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Horror Mechanics: Don’t Get Cheated at the Auto Repair Shop

By John Laszkow | March 7, 2018

Have you ever picked your car up after paying the repair bill from a mechanic only to feel as if they just pulled one over on you? Well, you’re not the only one. While there are many respected and trusted mechanics out there, there’s even more that do poor jobs or fabricate repairs to run your bill up. When you buy a new car, this scenario is less likely to happen because you’re protected by the factory and powertrain warranty. If something unfortunate happens to a new car, mostly everything from bumper-to-bumper is covered. Look at this like “bad mechanic protection.” It will be at least three years before you pay out of pocket for any repairs. When you buy a used or certified pre-owned car, there’s more to keep an eye out for. Certified pre-owned cars only have warranties that last around one year or 12,000 miles. This might mean a repair trip to “Fast Eddy” is closer than you think. When buying a used car, you may not have any auto warranty on the vehicle when you pull it off the lot. Most Americans aren’t qualified to look at their own car, so they pay someone else to do it for them. If you’re one of the few that does their own auto repairs, pat yourself on the back because you’ll never have to worry about repair shops pulling the wool over your eyes. It’s essential to know the hazards of bringing your vehicle to the local “grease monkey.” In this article, I will highlight what to look for when bringing your car to a new shop for the first time. I will also detail a few “horror mechanic” accounts. Finally, I will talk about the best car warranty when it comes to protecting yourself from the “horror mechanic.”

First off, when you bring your vehicle to a mechanic that you aren’t familiar with, you want to make sure they are ASE-certified. The National Institute for ASE (Automotive Service Excellence) is a professional certification group that certifies professionals and workshops in the automotive repair and service industry in both the United States and some parts of Canada. This non-profit organization was constructed in 1972 as a response to consumers needing to distinguish the difference between potentially incompetent and competent mechanics. It is their job to improve the quality of vehicle repair and service by testing and certifying repair and service professionals. The next thing to look for is the shop’s affiliation. Is the shop hanging an Approved Auto Repair (AAR) sign? Shops that have AAR affiliation must sign a protocol to provide reliable and high-quality service. This service must be performed exclusively by certified mechanics. AAR repair shops guarantee to be closely monitored for customer satisfaction and performance.

The next sign to look for when bringing your vehicle to a new mechanic is if the mechanic is willing to show you what they worked on and how they fixed it. A real mechanic won’t hide the process from you. Car repairs are costly, and a trustworthy mechanic will always be pleasant with explaining the issue that was at hand and how they solved it. One of the most critical choices you can make with a new mechanic is to go with your gut. If something about the shop puts you off, using your intuition could save you hundreds of dollars. You shouldn’t leave your car with someone if you’re just going to kick yourself over it when it’s all said and done. Majority of mechanics are good people, but it’s better to be safe than sorry. Research the shop before you bring your car over.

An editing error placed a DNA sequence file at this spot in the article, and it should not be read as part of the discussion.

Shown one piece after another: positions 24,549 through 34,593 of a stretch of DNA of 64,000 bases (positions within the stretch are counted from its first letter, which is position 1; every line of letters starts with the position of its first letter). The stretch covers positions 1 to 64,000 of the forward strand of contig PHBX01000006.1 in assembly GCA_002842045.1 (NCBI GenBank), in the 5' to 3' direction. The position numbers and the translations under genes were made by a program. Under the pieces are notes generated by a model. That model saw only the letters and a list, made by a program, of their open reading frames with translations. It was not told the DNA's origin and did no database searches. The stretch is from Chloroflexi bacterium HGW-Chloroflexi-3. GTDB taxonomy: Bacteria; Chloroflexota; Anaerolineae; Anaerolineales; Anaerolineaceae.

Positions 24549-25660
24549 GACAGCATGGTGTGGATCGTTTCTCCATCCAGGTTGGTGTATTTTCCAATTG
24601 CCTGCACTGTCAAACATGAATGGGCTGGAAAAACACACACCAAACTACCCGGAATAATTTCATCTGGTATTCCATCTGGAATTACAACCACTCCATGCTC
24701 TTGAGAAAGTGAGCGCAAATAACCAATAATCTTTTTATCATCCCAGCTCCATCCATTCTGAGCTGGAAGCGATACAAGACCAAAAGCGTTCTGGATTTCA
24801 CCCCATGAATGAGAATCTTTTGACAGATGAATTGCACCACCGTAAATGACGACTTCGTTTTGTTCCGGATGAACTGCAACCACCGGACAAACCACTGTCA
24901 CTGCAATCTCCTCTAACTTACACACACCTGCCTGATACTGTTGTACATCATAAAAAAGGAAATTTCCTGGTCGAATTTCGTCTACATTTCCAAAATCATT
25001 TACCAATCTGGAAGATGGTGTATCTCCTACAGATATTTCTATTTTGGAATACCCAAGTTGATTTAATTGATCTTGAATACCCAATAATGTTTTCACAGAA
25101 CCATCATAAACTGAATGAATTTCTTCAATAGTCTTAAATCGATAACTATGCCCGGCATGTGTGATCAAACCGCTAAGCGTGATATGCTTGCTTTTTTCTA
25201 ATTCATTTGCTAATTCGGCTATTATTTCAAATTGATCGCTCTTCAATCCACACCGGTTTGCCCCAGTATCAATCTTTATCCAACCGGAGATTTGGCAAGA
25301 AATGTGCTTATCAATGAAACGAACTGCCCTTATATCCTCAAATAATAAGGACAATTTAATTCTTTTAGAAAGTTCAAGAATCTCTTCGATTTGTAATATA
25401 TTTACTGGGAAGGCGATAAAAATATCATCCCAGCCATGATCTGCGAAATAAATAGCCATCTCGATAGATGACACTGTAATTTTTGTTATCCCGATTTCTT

We’ve all heard a few “horror mechanic” stories from our friends and family, and maybe you have a few yourself. One auto repair customer explains how they dropped their Subaru off for a transmission problem only to have 80 miles extra on the tachometer when they picked it back up. Another customer says to take pictures of your car before dropping it off at the shop. One other user brought their vehicle in for a simple rim repair only to leave with a brand new engine.

Therefore, when it comes to “horror mechanics,” it’s best to save yourself from a headache by having an extended warranty already in effect when you get to the shop. Having a vehicle service contract from DriveSmart could protect you from expensive repair bills. A DriveSmart warranty will allow you to bring your car to an ASE-certified mechanic of your choice. Now you won’t have to take your car to a mechanic you don’t know; DriveSmart gives you the ability to choose who you want to work on your ride and also pays for more than just auto repairs. With their Car Payment Reimbursement not only do they pay for your covered parts directly, but they will also cover your car payments while the vehicle is in the shop. If your car is in the shop for a week or more, they fund your car’s premium for the month. Save yourself from expensive repair bills at the mechanic and protect yourself with a DriveSmart warranty.

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Disclosure: DriveSmart offers Protection Plans or Vehicle Service Contracts (VSC) may be referred as “extended car warranty”, or “auto warranty”. A VSC is not a warranty but provides repair coverage for your vehicle after your manufacturer’s vehicle warranty has expired. The VSC contract is with you and the vehicles owner and the VSC provider or administrator that will state what is covered in each plan.